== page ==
Artist follows his heart from Iran to Lawrence and finds his true calling
photo by: Kathy Hanks
Mehrzad Alison discovered long ago that jealousy could be a muse.
As a child, Alison, 57, envied a classmate who was always drawing and being praised by the teacher. Alison was so jealous of the attention the boy was receiving that he began drawing.
It worked. He gained the teacher’s attention. At the same time, he discovered his passion for art at a young age.
In recent weeks, Alison moved his business, Prairie Hills Art Gallery, from a strip mall on Iowa Street to 911 Massachusetts St., Suite B3. Now in a larger space, he has more room for his students to set up easels, plus an open space to display his vibrant landscapes and giant sunflowers.
Transitioning into the new studio has allowed Alison a chance to reflect on how far he has come from his boyhood back in Ahvaz, Iran. That’s where painting grew into a passion for him.
“It became who I was,” Alison said. “I concentrated on it all day.”
As Alison was leaving Iran 41 years ago to study in Kansas — first at Maur Hill Preparatory School in Atchison, then at the University of Kansas — his father sternly told him not to let his art get in the way of becoming a doctor or engineer.
Studying mechanical engineering and then computer science at KU, he tried to follow his father’s wishes. However, life just kept leading to paint and brushes.
Because of the Iranian Revolution of 1978 and 1979, his family couldn’t send him any money. He worked three jobs to survive. His favorite job was at Lawrence’s Roy’s Art Gallery, which was also a framing shop.
At Roy’s, he could interact with artists who were making a living creating. Again, those feelings of jealousy surfaced. He wanted that life. However, his father’s words kept him in school.
While fighting off the temptation, it became an even greater struggle as he observed such artists as Robert Sudlow making a living painting Kansas landscapes.
Sudlow, who died in 2010, was a well-known Kansas artist and KU art professor. He became Alison’s mentor. Together they would traipse around the countryside doing plein-air paintings.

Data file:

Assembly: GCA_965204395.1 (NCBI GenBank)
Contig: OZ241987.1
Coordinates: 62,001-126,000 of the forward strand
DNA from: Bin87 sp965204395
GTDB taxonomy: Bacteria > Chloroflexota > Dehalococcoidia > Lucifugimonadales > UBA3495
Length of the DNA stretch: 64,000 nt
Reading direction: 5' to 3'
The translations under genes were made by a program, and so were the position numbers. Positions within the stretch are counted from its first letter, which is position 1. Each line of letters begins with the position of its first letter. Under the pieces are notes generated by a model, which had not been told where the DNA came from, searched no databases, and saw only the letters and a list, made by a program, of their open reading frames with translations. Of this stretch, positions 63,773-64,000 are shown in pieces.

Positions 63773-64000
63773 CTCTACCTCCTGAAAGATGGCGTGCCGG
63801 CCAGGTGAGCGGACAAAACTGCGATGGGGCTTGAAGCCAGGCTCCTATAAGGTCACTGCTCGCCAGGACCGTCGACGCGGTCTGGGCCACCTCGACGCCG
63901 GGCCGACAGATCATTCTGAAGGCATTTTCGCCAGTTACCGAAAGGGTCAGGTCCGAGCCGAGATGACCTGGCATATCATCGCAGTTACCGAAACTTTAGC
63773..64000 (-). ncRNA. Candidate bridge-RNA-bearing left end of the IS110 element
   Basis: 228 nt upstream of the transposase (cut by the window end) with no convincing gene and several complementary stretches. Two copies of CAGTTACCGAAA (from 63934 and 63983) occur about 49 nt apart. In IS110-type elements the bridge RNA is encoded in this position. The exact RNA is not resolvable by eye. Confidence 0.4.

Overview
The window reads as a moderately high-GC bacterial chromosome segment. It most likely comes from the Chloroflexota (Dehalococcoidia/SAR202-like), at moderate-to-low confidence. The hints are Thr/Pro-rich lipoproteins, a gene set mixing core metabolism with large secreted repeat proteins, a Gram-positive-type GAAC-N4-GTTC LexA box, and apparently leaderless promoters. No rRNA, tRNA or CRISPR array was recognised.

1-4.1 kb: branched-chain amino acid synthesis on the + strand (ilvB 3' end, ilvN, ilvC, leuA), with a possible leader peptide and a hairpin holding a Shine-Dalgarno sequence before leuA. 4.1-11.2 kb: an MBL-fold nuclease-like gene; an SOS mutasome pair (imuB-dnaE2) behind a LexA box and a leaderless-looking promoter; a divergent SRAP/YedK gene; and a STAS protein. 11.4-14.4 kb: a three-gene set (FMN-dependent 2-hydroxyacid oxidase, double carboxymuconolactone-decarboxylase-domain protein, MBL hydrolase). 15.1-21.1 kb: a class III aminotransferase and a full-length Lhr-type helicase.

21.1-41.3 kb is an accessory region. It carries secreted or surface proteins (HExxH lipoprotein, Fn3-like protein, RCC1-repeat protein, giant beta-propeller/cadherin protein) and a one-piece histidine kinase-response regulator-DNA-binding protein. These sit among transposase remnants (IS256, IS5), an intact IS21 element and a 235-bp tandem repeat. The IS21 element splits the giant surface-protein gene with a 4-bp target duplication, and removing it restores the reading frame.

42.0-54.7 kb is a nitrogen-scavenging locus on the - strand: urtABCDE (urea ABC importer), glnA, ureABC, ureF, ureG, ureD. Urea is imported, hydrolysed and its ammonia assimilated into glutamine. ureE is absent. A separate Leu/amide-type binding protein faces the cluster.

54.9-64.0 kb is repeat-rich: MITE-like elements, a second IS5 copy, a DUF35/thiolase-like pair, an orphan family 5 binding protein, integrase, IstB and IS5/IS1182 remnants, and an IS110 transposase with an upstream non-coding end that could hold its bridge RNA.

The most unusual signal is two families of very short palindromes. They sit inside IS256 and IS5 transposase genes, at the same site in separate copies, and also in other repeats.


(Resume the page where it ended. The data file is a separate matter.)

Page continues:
“He was my role model and he redefined the word artist for me,” Alison said. Through Sudlow, he learned that an artist is one who eats, drinks and sees everything artistically.
Eventually, so emboldened by his passion to paint, and just 25 credit hours away from graduating as a computer programmer, Alison dropped out of college to pursue his art.
But, to appease his father, 7,000 miles away, he faked a college diploma. When someone came into Roy’s to have a KU diploma framed, he made a photocopy of it covering the name. He filled in his name and sent it to his parents back in Iran.
“I wanted to make their dream come true,” Alison said.
That was 1987, and he began working at Roy’s full time and painting. Then, 10 years later, he became the owner of Roy’s Gallery. His parents came to visit. He had not seen them in 20 years. He was determined to tell them the truth. But his father was so sick with cancer he couldn’t do it.
His father died before he could tell him he hadn’t graduated from KU.
Now, in Alison’s new location, students appreciate the larger space. As they work on their individual paintings, Alison walks around and talks to all the students about their work.
“He goes around, and this is his genius: his ability to go from one artist to the next and bring out the best in each painting, which can vary from a cougar to a portrait to a landscape,” said Kathryn Nolan, of Basehor. She always wanted to take painting lessons; however, she wasn’t sure she could paint at all until she started with Alison.
“Most people have the perception art is all about light and color; what I learned from Mehrzad is art is about shadow,” Nolan said. “He can approach each painting and see what’s lacking and wherein a few brush strokes turn something flat into something three-dimensional. He can turn something static into something dynamic, and it’s usually just a few brush strokes and it comes to life.”
Another student, Denise LaRosh, a retired English teacher, said she wished she had been taking painting lessons from Alison when she was still teaching because she would have incorporated his style.
“The difficult part of teaching is helping students move forward and not letting them feel they are doing it wrong. He has such a way of bringing out what you are doing well,” LaRosh said.
Today, the jealous child of long ago tells his students there is art in everyone.
Alison has had setbacks along the way, from divorce to bankruptcy, but he has always rebounded. He may not be a rich doctor or engineer, but that doesn’t matter; he is doing what he loves.
His signature on his paintings, “M. Alison,” is a tribute to his father, whose name was Ali.
“I wanted to dedicate my work to my father so I go by Alison, son of Ali,” he said. His legal last name is Zangeneh.
Eventually, he was able to tell his mother the truth about the college diploma. Her response surprised him.
“She said they kind of had a feeling,” Alison said. He learned from his mother that all along they just wanted him to be happy.